Teachers and students alike are used to being in a physical environment together, where it’s relatively easy to participate. Online, however, it’s harder to read cues and know the best time to speak – potentially leaving some reluctant to do so. One way to overcome this is to build lessons that have participation as a central component, allowing everyone the chance to contribute at a set time. This also has the knock-on benefit of enabling you to check all students’ levels of engagement and understanding and adjust your approach accordingly, ensuring no one gets left behind.
A BDA approach – referencing what you want students to be able to do Before online lessons, During and After – is one way to achieve this. For example, you could set students questions to answer independently before a lesson, then as a starting point for the lesson ask them to share these responses, and then set some follow-up work relating to the responses.
3. Use small groups/breakout rooms
Even with participation strategies, some learners may still find it intimidating to contribute in an online session with a whole class – whether because they’re naturally introverted or lack confidence in the subject or task. To overcome this, you could start a lesson with the whole cohort but then split it into a physical classroom.
Encouraging learners to interact with each other and in smaller groups will ensure all learners participate in the lesson (and help combat individual feelings of isolation), as well as helping you identify any learners who are struggling.
4. Ask for feedback
It’s harder to read the engagement and understanding on your students’ faces online than in the classroom.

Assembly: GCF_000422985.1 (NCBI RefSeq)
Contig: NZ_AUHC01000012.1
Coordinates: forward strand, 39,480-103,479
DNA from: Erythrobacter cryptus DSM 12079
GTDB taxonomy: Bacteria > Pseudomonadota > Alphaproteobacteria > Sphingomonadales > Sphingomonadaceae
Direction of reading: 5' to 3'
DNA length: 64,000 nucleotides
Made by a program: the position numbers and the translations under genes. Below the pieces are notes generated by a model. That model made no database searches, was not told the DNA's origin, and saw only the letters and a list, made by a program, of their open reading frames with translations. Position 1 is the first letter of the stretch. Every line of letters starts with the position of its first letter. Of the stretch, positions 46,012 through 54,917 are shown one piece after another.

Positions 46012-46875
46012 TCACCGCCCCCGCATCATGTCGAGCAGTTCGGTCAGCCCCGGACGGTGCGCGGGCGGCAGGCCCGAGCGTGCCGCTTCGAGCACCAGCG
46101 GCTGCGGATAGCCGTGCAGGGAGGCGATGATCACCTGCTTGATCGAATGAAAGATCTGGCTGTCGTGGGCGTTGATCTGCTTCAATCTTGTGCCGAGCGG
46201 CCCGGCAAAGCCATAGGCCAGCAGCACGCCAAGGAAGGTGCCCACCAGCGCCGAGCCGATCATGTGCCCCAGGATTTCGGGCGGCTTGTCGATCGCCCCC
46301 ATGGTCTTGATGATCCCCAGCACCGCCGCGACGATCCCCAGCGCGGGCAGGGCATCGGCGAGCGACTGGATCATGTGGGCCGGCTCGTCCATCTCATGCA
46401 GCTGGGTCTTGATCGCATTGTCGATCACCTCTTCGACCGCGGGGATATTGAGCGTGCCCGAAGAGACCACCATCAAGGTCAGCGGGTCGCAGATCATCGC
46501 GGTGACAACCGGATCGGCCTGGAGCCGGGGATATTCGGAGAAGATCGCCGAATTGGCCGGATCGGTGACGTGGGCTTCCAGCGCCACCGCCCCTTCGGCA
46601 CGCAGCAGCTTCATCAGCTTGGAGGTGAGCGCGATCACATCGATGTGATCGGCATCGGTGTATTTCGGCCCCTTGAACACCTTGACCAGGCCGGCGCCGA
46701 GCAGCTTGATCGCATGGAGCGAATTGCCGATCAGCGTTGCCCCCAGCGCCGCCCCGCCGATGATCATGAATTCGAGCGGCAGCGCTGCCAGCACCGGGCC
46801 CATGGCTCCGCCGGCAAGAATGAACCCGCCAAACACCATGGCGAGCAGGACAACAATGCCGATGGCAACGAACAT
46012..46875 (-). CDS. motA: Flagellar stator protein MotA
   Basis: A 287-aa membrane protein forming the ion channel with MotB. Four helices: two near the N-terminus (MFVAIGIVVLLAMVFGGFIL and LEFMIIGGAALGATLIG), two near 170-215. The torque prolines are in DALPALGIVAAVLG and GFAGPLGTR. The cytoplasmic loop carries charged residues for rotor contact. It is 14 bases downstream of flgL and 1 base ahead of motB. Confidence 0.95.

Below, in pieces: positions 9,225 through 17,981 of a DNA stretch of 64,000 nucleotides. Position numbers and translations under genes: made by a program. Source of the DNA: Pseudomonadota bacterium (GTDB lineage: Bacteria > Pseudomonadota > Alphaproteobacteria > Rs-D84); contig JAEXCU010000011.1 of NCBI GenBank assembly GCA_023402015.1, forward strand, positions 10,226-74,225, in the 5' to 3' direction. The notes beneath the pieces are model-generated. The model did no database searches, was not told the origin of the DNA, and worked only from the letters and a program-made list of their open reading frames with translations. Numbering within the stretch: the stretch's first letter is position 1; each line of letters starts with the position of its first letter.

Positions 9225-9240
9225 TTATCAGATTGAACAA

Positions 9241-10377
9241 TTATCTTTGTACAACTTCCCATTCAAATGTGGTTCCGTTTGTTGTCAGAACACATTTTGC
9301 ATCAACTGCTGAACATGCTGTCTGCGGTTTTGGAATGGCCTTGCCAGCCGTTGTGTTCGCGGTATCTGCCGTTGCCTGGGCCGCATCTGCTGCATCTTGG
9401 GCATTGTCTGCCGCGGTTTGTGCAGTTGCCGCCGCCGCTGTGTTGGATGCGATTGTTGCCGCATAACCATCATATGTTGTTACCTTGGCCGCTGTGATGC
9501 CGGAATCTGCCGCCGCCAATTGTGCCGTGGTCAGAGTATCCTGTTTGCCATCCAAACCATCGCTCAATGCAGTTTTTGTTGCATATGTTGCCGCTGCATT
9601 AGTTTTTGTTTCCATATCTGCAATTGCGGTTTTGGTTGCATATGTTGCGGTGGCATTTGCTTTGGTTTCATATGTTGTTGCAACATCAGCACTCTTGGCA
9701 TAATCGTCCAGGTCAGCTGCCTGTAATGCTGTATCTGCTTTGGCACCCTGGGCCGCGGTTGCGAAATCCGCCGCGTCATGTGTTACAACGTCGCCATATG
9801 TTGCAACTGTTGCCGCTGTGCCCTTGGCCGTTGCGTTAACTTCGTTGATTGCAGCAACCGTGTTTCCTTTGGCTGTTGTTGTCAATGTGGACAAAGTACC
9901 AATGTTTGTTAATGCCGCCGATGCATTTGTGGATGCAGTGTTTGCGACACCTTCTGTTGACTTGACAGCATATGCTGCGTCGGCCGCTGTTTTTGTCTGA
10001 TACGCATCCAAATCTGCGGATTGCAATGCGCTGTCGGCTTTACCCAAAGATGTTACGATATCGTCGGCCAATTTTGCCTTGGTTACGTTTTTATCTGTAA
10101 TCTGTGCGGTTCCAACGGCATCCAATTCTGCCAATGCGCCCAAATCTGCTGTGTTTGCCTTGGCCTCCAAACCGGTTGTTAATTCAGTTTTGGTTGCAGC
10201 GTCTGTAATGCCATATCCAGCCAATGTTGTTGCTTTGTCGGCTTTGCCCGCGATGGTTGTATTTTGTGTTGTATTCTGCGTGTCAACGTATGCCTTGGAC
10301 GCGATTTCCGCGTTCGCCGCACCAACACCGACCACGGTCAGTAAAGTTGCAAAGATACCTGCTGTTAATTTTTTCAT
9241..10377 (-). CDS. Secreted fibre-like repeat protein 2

To get feedback on whether they’re grasping what you’re teaching, you could use instant messaging tech such as Google Chat for them to give real-time feedback, such as a thumbs-up emoji or a Y/N. As there’s peer anonymity, this is more successful than a physical classroom in giving a “safe space” for stating that they don’t understand a concept. You can then immediately adjust your teaching to recap concepts that many are struggling with, and use individual feedback to follow up on a personal basis afterwards if needed.
5. Include social online activities
Remember that, as well as being physically isolated from you, learners will also be isolated from their peers. To keep up a feeling of being an actual class, rather than just a group of individuals, you could start some lessons with a group activity that even the shiest feels comfortable joining in.
For younger children, this could be submitting jokes to be told to the whole class. For older children, maybe you could ask for contributions to a 'true or false' quiz, and have the class participate. You could even award a nominal prize as an incentive. An activity such as this each week will help to combat feelings of isolation.
6. Embrace edtech
Edtech tools pair educational methodology with technology and are perfectly suited to remote and blended learning. As well as saving you marking time, edtech tools such as Bedrock Learning can be used in the classroom and at home. This allows learners to improve their vocabulary without the intervention of teachers or parents.
As well as this, if remote learning is temporary, solutions such as Bedrock Learning ensure that whether a learner is remote or not, teaching is consistent. In fact, were circumstances to require remote learning again in the future, you would be ready equipped to provide consistent literacy teaching regardless of your learners' location.